WILSON: That's not a new idea. It's been very much in the spirit of the times and the thinking of natural philosophers going back to Lucretius.

CURWOOD: What is new is that Professor Wilson and others exploring his biophilia hypothesis are looking for evidence that the human need for nature is rooted in our genes, which hold our deep memories that go back for millions of years. And they think they're starting to find it, in the way people respond to certain types of environments.

(Chamber music)

CURWOOD: Think, Professor Wilson says, of the gardens of the world.

WILSON: And here we have something that does run across cultures, from Babylon to Mesoamerica, back to the formal gardens of Europe and on to the exquisite gardens of old China and Japan.

CURWOOD: Think of the palaces and estates that people have built the world over when they have grand resources. They look remarkably like the African savannas, Professor Wilson says, where the great apes first came down out of the trees, stood upright, and turned into humans.

WILSON: The optimum environment appears to be upon a prominence overlooking parkland, that is, savanna-like environments with dots of trees and copses, and also overlooking water. In other words, the optimum environment is precisely what the rich and the powerful choose everywhere in the world, when they're able to make a free choice. In Manhattan it's a penthouse with a terrace, well-stocked with tropical plants and shrubs and overlooking the lake in Central Park.

(Chamber music continues)

CURWOOD: And simple back yards and public parks also serve those of us who aren't so rich as well. Central Park was built back when people were flocking to the highly unnatural factories and urban congestion of the industrial revolution. Its designer, Frederick Law Olmstead, suggested that the building of great public green spaces might be a self-preserving instinct of civilization. And indeed, researchers exploring the biophilia hypothesis, point to how city people rejoice in their back yard gardens and public parks as evidence of the deep human need for contact with nature.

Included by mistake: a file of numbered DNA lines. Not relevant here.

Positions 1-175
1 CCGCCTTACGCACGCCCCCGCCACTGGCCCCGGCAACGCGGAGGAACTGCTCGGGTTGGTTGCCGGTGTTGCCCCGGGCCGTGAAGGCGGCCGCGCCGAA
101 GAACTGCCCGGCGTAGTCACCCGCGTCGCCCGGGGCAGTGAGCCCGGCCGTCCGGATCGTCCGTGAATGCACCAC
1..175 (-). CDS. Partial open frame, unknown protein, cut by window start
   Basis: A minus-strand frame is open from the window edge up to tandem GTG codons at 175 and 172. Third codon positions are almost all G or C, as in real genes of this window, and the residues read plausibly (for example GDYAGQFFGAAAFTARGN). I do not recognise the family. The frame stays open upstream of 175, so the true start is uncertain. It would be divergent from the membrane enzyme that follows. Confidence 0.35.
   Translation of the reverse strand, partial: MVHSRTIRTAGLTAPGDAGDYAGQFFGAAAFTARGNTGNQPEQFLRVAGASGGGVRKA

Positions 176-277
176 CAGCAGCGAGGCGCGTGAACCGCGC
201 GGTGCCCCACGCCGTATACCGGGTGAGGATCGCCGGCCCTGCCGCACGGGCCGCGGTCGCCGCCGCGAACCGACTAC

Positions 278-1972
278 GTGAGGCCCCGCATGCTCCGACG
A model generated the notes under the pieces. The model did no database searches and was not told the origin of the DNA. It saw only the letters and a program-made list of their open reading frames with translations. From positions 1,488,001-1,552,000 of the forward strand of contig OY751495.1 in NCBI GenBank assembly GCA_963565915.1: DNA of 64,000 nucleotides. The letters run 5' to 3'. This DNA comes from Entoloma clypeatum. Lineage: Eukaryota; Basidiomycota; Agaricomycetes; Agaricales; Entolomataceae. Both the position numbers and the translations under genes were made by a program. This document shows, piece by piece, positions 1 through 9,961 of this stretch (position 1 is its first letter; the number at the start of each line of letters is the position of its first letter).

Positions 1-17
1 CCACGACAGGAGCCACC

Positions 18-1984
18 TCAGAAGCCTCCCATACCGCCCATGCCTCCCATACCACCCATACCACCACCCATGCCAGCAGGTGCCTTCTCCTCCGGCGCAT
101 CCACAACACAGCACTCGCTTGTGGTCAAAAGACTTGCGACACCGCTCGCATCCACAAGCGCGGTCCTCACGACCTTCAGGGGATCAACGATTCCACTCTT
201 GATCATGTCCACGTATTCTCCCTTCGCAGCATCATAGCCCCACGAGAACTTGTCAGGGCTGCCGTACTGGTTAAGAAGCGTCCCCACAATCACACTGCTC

HEERWAGEN: We are responding in a very old and an ancient way, I think, to current living conditions.

CURWOOD: Judith Heerwagen, an environmental psychologist at the Batelle Northwest Laboratories in Seattle, who is exploring how humans respond to different kinds of environments. In one study, Dr. Heerwagen showed people images of both natural and built landscapes. Her sample was narrow, but her findings were provocative. Her subjects almost always preferred the images of natural environments. Dr. Heerwagen thinks that evolution explains this preference for nature.

HEERWAGEN: We need to think of it in terms of what does this do for us? How does it help us survive? How does it help us live? I think that the sense of pleasure and well-being that we get out of nature comes from the very long evolutionary history of living in natural environments and having to extract information and resources from nature, so it had a lot of payoffs for us to be able to tell if an environment was safe or not, and if it had protection and resources.

CURWOOD: This emotional relationship to nature, Dr. Heerwagen says, is part of our evolutionary survival mechanism.


CURWOOD: And there's evidence that nature nurtures us, as well.

ULRICH: One category of influences has been broadly termed restorative influences.

CURWOOD: Roger Ulrich is a professor of landscape architecture at Texas A&M University. He studied the vital signs of people first shown a stressful movie, and then shown videotapes of either natural settings or urban environments without nature. There were clear differences in heart rates, blood pressure, and muscle tension. Compared to those who had looked at buildings and pavement, the group which watched the nature clip showed signs of lower stress. Ulrich has also studied the actual health outcomes and recovery rates of some US hospital patients, whose rooms look out on trees and grass, versus those who see only other buildings. And he says the patients with the natural views healed better.

ULRICH: Examples would be reduced need for pain drugs, fewer minor complications, say, develop following surgery that are thought to have a psychological component such as persistent headache or nausea. Blood pressure will decline. Muscles will become more relaxed. Brain electrical activity will change in such a way to suggest that the person is feeling more wakefully relaxed. Such restorative effects for hospital patients have been recorded in a study or studies using real patients, not in laboratories or simulated situations, in real hospitals, looking out real windows, for instance, at real nature, or real urban lacking nature. And these beneficial influences have been found.